By Dr. Brooke Meinema, DPT, FAFS The pelvic floor consists of a group of muscles…
By Dr. Brooke Meinema, DPT, FAFS
Having a cesarean section can be a daunting experience. After having my c-section, I was terrified and not exactly sure where to start. For any new mom going through their first c-section or planning on delivering via c-section and wanting to plan ahead, let’s go over some general advice.
One scary thing immediately after: coughing, sneezing, and laughing. I remember being so afraid because I felt like I was going to open my incisions every time I laughed. One thing you can try is splinting: placing a pillow or similar object along your abdomen and applying pressure can reduce some of the stress on the incision and increase your comfort.
One area of advice people generally aren’t talking about with new moms (but probably should be) is how to have a safer and less terrifying bowel movement following delivery. The pain medications offered after delivery/c-section can lead to some issues with constipation. Pair that with a nice incision along your abdomen, and this is less than ideal. First off, you do not want to strain during your bowel movement (regardless of c-section or delivery, this is a good general piece of advice). Having your feet elevated can also create an ample position for easier defecation. If you have been having a hard time defecating, talk to your doctors about stool softeners or other dietary advice they may have to help move things along.
Early “exercise” to start with following a cesarean: breathing!
- First type of breathing: “HA” breathing. Take a deep breath in and engage your muscles deep in your core by forcefully saying “HA” as you exhale.
- Rib movement with exhaling (good for all postpartum women): during pregnancy, our ribs shift out to make more room for the growing belly. This makes our breathing pattern slightly different and can lead to some women noticing their rib cage seems wider than before. Working on rib mobility with exhaling can be a gentle way to start normalizing the breathing pattern and resting rib position. Lying on your back or your side, use your hands around your ribs to help bring them down and in as you exhale.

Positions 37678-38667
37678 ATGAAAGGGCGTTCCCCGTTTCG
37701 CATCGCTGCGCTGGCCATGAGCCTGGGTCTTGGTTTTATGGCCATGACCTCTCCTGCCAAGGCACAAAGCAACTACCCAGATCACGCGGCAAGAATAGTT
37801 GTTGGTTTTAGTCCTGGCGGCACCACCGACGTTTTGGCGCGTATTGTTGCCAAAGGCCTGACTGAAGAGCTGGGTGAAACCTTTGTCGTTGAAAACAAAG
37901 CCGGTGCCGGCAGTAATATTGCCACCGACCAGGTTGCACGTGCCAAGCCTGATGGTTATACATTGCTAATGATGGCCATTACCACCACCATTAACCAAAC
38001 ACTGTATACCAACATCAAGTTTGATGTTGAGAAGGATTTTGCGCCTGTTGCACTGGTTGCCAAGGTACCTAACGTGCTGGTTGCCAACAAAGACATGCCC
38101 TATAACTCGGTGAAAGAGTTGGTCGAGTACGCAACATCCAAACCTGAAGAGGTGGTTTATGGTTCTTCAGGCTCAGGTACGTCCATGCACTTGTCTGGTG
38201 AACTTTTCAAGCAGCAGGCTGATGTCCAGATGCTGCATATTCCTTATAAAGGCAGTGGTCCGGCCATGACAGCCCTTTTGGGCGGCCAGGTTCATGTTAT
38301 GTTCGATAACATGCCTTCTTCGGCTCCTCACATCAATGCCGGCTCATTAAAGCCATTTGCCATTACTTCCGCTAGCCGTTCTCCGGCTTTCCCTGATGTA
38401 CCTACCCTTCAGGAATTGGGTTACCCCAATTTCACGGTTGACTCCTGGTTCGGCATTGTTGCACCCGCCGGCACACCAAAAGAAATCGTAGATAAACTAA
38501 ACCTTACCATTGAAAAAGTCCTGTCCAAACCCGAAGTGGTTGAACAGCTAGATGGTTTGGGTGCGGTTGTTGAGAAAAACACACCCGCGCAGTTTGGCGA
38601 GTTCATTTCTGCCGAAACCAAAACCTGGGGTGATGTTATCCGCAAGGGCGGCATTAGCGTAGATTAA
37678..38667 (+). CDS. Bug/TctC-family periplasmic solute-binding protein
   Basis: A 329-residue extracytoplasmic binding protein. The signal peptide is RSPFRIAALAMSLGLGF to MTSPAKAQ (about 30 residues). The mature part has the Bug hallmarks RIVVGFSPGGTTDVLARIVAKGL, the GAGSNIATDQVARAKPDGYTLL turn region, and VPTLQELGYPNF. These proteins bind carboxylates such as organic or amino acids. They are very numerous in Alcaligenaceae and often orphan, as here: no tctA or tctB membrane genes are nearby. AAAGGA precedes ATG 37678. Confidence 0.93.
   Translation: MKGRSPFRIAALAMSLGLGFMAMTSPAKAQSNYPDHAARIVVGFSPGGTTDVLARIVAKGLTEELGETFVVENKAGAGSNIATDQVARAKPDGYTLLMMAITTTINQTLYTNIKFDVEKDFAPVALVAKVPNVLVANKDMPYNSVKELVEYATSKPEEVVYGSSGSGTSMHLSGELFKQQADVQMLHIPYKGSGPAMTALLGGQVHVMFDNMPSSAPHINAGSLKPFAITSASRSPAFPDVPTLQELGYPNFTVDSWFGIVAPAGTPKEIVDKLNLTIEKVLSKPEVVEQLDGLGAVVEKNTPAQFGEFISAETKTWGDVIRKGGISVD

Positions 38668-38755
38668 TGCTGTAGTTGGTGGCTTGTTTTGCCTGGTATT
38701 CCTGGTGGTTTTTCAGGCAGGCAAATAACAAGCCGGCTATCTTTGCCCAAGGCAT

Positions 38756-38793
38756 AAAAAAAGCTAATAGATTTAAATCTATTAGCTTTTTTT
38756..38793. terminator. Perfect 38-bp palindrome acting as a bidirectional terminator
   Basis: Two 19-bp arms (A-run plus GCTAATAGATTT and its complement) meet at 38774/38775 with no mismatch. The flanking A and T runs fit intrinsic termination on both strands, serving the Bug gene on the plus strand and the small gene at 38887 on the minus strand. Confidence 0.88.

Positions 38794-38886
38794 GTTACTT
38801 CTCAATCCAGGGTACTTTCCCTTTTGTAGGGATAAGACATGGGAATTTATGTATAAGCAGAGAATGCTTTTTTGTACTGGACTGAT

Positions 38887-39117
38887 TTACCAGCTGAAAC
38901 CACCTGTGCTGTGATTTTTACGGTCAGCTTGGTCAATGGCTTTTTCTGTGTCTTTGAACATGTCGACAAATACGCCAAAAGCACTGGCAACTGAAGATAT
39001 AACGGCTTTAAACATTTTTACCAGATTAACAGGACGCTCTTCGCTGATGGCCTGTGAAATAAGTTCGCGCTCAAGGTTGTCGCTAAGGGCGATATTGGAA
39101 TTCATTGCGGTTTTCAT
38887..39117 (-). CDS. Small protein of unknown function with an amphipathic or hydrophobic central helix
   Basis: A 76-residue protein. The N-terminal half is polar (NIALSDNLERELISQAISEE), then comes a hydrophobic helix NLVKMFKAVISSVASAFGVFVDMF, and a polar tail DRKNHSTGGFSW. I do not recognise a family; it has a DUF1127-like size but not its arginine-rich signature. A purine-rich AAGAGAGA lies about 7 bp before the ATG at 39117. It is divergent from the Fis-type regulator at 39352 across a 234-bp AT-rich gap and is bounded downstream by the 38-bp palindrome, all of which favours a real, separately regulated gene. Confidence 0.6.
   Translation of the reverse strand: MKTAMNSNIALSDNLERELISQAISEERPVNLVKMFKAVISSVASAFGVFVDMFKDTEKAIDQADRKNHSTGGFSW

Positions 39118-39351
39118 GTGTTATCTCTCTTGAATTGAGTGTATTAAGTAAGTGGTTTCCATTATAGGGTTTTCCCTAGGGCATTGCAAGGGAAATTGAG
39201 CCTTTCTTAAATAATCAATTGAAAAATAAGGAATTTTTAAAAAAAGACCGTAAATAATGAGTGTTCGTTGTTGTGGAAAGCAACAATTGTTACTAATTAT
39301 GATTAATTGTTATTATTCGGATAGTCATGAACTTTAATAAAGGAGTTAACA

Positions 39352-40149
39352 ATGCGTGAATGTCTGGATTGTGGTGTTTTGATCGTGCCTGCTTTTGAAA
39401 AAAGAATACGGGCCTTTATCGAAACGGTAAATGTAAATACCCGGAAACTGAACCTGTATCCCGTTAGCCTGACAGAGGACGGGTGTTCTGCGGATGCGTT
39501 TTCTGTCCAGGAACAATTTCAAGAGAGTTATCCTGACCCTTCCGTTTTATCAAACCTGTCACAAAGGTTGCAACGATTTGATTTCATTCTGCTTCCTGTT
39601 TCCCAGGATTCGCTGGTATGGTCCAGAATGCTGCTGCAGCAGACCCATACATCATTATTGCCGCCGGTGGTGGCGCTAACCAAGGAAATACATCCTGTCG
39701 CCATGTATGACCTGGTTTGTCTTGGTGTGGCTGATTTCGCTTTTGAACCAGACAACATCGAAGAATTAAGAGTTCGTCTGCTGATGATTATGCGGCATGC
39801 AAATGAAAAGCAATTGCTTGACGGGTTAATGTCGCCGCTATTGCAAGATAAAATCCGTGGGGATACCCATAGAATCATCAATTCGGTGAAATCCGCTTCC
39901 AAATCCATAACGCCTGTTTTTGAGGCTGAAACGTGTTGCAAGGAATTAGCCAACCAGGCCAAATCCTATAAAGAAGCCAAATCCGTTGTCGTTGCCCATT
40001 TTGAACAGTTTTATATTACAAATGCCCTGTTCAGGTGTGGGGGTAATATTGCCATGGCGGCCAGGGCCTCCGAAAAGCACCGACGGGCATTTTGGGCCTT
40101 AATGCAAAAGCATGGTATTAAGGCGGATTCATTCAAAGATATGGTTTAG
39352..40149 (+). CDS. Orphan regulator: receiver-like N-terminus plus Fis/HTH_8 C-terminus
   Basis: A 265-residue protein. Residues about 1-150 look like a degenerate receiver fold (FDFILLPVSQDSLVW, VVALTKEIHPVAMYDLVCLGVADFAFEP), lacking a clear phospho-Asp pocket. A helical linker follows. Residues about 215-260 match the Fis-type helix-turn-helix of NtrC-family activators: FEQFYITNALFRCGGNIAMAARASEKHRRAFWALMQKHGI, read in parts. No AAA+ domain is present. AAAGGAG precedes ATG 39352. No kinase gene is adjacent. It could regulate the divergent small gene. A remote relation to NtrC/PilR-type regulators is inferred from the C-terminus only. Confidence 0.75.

Scar tissue massage:
When it comes to scar tissue massage, you should wait until the incision is closed and your doctor approves the activity. The goal is not to be aggressive and painful, but mostly to try and gently drag the scar in different directions to allow the tissue to move and glide.
And finally, if you have been struggling with daily tasks and feel like your body needs extra help recovering: see a provider who can help! A women’s health physical therapist can assess your body to help establish goals with you and develop a personalized plan to help you along with your recovery. Call us to schedule your free consultation today!
Want more general postpartum advice? Check out my blog Postpartum and Your Body.